The Shrine of Looms is an immersive installation concept designed to promote the utilization of waste and remnant textiles. The Shrine of Looms draws on the universally familiar imagery of shrines, prayer flags, and the near-worldwide custom of tying a ribbon or cloth to a tree to make a wish or prayer. Hundreds of long strips of painted cloth (sustainably sourced from a vendor dealing in remnant and waste textiles, hand painted by the artist) are suspended in the air. Visitors to the installation are invited to enter, walk among the flags, and see each unique piece. If they find one that resonates with them, the piece will be cut down - as long as they promise to find a way to keep the piece in use and out of the landfill. The goal is for there to be no pieces left by the end of the event.
This concept is inspired directly by the immense amount of textile waste that is dumped out into the world every day. The figures vary, but it is estimated that up to 92 tons of textile waste is produced each year. The majority of the textiles we use are synthetic (approx 60%); they will not break down or biodegrade. Heavily polluting chemicals are used in the printing and dyeing processes of the manufacture. Workers are underpaid and abused at every stage of the process. And, all of that, just for the textile products to be barely used, or not used at all - plenty of clothing you'll find at the landfills will still have their tags. It's a baffling amount of textile waste.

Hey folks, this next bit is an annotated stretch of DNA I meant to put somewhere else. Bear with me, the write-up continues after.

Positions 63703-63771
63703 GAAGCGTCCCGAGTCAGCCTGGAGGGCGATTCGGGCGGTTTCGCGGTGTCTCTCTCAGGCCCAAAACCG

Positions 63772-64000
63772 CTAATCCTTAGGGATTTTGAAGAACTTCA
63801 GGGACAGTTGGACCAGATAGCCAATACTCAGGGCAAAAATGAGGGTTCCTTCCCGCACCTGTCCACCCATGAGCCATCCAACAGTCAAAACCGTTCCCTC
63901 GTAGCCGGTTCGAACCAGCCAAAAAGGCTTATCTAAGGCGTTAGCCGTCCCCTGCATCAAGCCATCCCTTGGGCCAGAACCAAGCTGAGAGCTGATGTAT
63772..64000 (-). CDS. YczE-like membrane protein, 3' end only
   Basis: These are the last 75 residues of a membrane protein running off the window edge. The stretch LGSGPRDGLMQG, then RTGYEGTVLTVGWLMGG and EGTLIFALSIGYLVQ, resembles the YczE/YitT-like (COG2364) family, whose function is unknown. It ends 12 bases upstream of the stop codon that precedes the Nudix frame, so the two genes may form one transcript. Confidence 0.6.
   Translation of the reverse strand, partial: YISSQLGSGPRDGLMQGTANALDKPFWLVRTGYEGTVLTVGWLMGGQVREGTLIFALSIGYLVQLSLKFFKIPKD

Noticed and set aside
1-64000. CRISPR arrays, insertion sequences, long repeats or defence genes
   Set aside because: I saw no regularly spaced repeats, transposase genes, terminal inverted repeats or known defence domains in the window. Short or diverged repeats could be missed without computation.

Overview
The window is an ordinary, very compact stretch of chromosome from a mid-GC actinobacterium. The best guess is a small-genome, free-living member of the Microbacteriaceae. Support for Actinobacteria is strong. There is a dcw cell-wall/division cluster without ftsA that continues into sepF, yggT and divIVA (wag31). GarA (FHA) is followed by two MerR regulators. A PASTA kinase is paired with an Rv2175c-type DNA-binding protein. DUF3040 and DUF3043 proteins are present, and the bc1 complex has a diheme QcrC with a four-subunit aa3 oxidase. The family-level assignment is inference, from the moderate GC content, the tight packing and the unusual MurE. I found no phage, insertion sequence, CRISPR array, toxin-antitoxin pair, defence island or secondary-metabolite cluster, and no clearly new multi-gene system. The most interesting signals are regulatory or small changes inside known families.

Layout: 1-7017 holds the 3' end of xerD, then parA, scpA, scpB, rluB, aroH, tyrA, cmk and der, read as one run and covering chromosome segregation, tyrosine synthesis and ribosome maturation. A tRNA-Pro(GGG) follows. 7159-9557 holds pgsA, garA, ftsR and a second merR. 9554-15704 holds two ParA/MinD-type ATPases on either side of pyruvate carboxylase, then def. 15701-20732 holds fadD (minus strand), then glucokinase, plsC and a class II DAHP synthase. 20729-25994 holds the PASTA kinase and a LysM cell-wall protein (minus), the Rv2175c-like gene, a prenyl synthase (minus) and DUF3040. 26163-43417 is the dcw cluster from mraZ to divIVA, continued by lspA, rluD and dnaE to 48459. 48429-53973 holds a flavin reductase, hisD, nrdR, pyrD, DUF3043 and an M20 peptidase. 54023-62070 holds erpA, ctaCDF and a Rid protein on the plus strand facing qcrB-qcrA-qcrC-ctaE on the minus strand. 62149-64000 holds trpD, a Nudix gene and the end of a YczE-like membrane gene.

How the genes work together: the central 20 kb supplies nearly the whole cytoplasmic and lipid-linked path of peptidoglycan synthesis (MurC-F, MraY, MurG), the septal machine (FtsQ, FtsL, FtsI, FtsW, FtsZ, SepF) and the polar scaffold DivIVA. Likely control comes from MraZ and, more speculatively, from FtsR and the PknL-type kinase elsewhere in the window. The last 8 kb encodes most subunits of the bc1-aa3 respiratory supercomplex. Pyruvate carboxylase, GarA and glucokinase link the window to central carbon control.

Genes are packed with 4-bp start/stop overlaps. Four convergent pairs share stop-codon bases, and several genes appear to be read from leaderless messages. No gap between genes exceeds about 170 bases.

Textiles used to be so central to the human existence, that a large amount of words and phrases used in the English language come from the textile manufacturing process. These linguistic ghosts such as "on tenterhooks" or "spinning a yarn" haunt our language, showing just how time-consuming and important the making of clothing and textiles was to our ancestors. It was skilled labor and fabrics were treasured and taken care of for generations.
With Shrine of Looms, I want to bring imagery to encourage us to reconnect with respecting and treasuring fabrics. The tradition of tying a ribbon or cloth to a tree to make a wish, for example, can be found in Scotland, Russia, Georgia, China, Japan, and even in some of the indigenous cultures of the American continent. Prayer flags are also a common image throughout many cultures. Now, we often feel that textiles are effortless - we can go and get any color, any material, any time, from the store. We do not treasure the fabrics, and we do not treat them as a precious resource. With Shrine of Looms, I hope to take a small step towards changing this.